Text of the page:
Alexa Christon, GE’s head of media innovation, appeared to be keeping a realistic but hopeful view on Life After when we spoke over the phone last week. “We actually never expected The Message to go to No. 1 on iTunes,” Christon explained. “We were just excited about the content and the concept. We felt we had something, but we also knew it was really hard to crack No. 1…We’re hoping that there will be buzz again, but we’ll see.” (When asked how much GE is paying for Life After, Christon declined to spill details. She merely replied: “It’s nothing unusual.”)

Without the novelty, Life After doesn’t quite have the same structural advantage that The Message did. This leaves the team having to tough it out the way all other shows do: executing at a very, very high level. But hey, the trailer, which dropped last week, sounds really good, and I’m curious to hear if the rest of the show will be able to match it.

Life After comes out on November 13 and will run for 10 episodes. It will be distributed through The Message’s RSS feed. Also worth noting: Giant Spoon, a media agency, is involved in the distribution strategy for the project.

Relevant: GE also announced an original podcast for the Australian market last week called Decoding Genius.

Radiotopia names the winner of its Podquest competition: Ear Hustle, a nonfiction narrative podcast that “unveils the hidden stories of life inside prison, told and produced from the perspective of those who live it,” according to the PRX blog post announcing the result. The show’s creative force is made up of Earlonne Woods, Antwan Williams, and Nigel Poor. Woods and Williams are currently sentences in San Quentin State Prison. Poor is an artist and professor at California State University, Sacramento. The team is a remarkable story, one that was most recently told in a California Sunday Magazine profile back in late September.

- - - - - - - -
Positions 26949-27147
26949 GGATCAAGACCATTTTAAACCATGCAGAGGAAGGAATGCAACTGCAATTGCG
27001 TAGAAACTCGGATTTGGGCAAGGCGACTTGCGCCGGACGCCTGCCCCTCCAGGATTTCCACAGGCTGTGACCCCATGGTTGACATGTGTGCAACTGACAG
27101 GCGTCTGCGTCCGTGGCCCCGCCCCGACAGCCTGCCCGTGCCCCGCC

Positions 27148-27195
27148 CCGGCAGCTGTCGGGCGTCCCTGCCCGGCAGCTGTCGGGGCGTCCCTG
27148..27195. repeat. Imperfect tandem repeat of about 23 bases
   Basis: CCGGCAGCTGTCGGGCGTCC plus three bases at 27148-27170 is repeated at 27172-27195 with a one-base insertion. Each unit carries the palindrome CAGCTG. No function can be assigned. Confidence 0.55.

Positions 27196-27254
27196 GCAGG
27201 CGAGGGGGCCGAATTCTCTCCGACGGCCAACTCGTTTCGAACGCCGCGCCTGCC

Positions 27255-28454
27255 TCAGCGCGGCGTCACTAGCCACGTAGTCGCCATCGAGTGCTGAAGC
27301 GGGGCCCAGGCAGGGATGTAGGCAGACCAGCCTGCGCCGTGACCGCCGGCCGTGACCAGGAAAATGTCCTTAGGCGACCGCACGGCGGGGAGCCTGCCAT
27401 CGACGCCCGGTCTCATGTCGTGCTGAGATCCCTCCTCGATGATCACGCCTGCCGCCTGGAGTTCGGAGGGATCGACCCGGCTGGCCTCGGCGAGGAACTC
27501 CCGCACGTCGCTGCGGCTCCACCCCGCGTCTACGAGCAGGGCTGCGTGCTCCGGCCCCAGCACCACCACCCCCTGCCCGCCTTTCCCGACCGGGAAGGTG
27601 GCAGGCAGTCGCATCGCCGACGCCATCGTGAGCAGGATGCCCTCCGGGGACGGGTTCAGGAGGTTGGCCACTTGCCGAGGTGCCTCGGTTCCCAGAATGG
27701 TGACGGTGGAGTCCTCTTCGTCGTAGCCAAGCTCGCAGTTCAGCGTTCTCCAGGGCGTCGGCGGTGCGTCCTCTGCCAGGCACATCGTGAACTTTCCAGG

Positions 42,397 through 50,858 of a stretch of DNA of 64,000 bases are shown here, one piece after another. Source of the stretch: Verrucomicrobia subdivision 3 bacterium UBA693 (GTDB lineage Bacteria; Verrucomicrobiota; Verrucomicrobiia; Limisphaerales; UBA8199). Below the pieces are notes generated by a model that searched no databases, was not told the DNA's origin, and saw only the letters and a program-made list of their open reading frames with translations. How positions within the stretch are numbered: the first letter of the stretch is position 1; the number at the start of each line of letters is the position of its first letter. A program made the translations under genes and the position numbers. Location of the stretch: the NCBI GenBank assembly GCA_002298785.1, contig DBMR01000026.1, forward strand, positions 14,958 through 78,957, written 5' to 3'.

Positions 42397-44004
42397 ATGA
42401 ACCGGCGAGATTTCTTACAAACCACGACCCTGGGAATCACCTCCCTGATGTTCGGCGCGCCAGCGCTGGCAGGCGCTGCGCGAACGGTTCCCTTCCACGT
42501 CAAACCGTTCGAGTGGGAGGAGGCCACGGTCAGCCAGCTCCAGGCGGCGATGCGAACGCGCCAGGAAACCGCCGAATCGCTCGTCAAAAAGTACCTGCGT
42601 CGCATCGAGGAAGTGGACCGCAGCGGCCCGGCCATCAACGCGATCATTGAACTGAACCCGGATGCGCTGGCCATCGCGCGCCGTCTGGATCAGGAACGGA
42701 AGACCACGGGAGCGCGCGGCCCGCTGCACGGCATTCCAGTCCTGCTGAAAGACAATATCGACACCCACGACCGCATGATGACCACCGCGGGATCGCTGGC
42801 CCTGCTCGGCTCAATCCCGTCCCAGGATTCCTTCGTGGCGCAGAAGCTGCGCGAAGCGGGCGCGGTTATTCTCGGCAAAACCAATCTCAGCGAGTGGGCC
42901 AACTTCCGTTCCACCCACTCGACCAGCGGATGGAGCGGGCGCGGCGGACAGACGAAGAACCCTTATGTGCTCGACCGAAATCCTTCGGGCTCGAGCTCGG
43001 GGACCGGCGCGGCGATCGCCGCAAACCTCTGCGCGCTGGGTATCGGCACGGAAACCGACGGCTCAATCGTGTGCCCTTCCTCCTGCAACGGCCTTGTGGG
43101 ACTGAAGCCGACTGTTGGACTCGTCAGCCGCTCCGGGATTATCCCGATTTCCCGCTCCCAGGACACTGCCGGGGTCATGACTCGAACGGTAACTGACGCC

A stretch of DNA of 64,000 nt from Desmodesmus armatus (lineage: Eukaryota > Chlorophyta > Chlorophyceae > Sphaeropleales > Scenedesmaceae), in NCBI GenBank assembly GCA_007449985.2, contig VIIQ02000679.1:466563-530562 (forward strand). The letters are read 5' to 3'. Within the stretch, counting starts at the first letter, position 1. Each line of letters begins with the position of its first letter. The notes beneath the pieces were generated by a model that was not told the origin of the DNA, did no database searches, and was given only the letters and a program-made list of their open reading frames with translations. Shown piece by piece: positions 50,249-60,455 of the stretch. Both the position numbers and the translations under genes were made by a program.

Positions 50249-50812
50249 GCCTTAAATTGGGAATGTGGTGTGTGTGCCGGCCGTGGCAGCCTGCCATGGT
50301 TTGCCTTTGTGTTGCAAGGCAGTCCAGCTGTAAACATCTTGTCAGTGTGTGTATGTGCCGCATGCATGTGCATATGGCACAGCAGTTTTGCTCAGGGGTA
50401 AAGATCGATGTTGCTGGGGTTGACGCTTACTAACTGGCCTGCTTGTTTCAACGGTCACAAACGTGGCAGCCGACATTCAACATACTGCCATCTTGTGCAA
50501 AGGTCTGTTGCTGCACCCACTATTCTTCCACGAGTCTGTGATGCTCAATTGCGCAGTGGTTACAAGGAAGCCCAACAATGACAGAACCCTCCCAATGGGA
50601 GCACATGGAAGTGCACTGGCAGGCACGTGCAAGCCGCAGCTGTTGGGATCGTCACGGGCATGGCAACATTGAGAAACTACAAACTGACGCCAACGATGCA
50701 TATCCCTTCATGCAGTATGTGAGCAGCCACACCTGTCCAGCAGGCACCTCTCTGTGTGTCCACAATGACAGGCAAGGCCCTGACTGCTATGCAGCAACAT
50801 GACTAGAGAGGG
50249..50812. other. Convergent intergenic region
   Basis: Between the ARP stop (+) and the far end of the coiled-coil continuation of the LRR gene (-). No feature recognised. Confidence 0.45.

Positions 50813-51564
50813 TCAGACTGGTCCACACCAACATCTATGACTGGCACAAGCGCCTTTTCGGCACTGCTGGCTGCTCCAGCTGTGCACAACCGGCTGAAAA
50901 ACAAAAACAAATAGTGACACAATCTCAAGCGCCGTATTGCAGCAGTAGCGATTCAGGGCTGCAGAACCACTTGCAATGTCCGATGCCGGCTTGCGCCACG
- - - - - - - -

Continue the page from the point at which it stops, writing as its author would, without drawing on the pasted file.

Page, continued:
Ear Hustle beat out nine other semifinalists that were themselves selected out of an applicant pool made up of 1,537 entries from 53 different countries. You can read up on the other semifinalists on the Podquest website — and if you’re a publisher, I highly recommend you consider them for recruitment. (There’s no talent shortage if you look hard enough, folks.)

In winning Podquest, Ear Hustle’s 10-episode first season will be picked up by Radiotopia for a 2017 debut. It will be Radiotopia’s 17th show, the third addition in recent weeks following the pickups of West Wing Weekly and The Bugle, two shows that are somewhat departs from the podcast collective’s story-driven, highly-produced narrative programming. As such, Ear Hustle’s pickup represents a return to Radiotopia’s roots, albeit one that, interestingly enough, itself looks to be a deeper realization of the collective’s sensibilities and aesthetic.

A trailer for the show can be heard here.

How Stuff Works’ Jason Hoch, observing on Twitter Saturday morning: “4 of the top 6 podcasts on iTunes are new and contain only a short promo episode clocking in under 4 minutes…Why do podcast publishers launch promo episodes as ‘episode 1’ of a series? Easy — get subscribers, and therefore, future downloads.” Hoch, by the way, made an appearance on the Digiday podcast last week, where he declared: “There is no podcast bubble.” Dude is full of soundbites that makes my job easier, I swear.